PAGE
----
January 20 is a long way off. I hope once colleagues have had the time to absorb and process November 8, they will return fully engaged and recommitted, because Lord knows we’re going to need their energy and expertise in the coming years.
Some clips to read:
Posted: 12:06 pm ET
[twitter-follow screen_name=’Diplopundit’ ]
Foreign policy veterans may be in especially high demand at the State Department, where career foreign service officers have talked for months about whether they could serve under a President Donald Trump—a debate many considered academic but which now presents them with a grueling choice between their values and their country.
The prospect of mass resignations “is a real thing,” according to one career diplomat who has had several such conversations with State Department colleagues.
Eliot Cohen, an influential Republican who served as counsellor to Secretary of State Condoleezza Rice, and who vehemently opposed Trump, urged longtime diplomatic and national security professionals not to quit in disgust.
“Career people, I think, have an obligation to serve faithfully, and not least to ensure that the principles and letter of our Constitutional system of government are respected,” Cohen said.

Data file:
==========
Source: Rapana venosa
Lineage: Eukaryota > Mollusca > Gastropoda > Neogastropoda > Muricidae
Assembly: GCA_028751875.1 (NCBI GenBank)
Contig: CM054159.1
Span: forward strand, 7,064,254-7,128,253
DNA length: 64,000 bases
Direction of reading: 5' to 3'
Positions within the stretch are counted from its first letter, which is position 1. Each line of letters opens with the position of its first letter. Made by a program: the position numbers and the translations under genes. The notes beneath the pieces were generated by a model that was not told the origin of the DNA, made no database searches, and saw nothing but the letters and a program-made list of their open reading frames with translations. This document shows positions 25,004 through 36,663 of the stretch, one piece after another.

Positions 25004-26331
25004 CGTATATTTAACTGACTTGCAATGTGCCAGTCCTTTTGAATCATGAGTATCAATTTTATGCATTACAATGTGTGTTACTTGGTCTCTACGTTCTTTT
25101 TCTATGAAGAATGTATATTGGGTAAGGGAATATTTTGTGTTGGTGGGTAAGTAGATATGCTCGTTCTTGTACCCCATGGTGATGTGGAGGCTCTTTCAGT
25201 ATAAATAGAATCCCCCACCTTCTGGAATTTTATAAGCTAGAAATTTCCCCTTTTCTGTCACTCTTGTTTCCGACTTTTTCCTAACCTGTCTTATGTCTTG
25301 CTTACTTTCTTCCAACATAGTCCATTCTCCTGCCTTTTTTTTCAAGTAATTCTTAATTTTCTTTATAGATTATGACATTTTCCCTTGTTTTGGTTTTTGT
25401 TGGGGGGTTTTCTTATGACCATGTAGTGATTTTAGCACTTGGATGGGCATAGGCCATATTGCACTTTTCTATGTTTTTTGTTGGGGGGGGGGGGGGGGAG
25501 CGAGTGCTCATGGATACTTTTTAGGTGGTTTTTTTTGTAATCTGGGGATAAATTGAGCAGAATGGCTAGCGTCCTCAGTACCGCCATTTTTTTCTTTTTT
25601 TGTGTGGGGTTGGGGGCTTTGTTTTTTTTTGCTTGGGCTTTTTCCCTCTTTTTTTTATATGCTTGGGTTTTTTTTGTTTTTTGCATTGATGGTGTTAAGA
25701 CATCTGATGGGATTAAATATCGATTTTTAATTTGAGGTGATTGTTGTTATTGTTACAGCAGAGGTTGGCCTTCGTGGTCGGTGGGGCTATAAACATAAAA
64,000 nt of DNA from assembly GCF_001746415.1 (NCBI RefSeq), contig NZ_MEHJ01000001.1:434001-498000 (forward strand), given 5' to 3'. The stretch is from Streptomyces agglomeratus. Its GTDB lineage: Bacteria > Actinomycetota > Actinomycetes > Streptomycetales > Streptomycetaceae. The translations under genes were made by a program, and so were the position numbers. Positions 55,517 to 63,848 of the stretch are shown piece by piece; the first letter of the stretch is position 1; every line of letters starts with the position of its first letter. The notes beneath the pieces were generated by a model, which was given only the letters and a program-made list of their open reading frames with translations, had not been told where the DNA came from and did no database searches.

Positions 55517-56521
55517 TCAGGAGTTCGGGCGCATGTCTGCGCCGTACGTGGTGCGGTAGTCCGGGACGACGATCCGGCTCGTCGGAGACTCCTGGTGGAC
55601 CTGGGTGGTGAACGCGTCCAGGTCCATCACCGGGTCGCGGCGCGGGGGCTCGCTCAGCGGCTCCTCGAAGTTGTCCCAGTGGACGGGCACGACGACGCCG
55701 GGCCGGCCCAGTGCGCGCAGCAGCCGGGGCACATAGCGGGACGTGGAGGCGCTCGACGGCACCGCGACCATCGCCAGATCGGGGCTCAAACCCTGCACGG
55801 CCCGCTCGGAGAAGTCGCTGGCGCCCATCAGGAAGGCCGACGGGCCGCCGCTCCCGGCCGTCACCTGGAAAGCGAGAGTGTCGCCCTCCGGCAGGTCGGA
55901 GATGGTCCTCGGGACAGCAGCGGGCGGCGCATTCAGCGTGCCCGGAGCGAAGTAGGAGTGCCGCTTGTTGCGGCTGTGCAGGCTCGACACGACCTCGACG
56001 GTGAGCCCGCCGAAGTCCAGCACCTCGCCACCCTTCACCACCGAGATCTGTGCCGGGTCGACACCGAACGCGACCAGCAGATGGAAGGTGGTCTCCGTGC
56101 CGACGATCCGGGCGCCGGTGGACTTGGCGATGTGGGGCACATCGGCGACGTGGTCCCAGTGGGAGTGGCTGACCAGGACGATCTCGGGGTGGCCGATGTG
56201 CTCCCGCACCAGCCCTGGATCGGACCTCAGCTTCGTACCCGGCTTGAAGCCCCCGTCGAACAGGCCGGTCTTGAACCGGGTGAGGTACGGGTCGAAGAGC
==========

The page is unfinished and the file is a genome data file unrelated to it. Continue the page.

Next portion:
QUESTION: — I mean, do you expect an exodus from this building over the next few weeks? I mean, there’s a lot of people that feel that Trump’s – that what he said he was going to do going forward doesn’t gel with how they believe. So is there any evidence of it yet? Have you got notices or do you expect —
MR TONER: Sure. Well, it’s a valid question. I wouldn’t attempt to speak for my colleagues in the State Department. I’m a career diplomat. I’m a public servant. And with that, frankly, comes an awareness that you’re there to serve the U.S. Government regardless of whether they – that’s a Republican or a Democratic administration. Obviously, there are political appointees in the State Department, but I can tell you that what I’ve seen firsthand this morning is very serious professionalism and commitment, as I said, to making sure that this incoming administration, whether these people agree with their policies or not, are given every opportunity for a smooth transition and are as informed as possible before that transition takes place.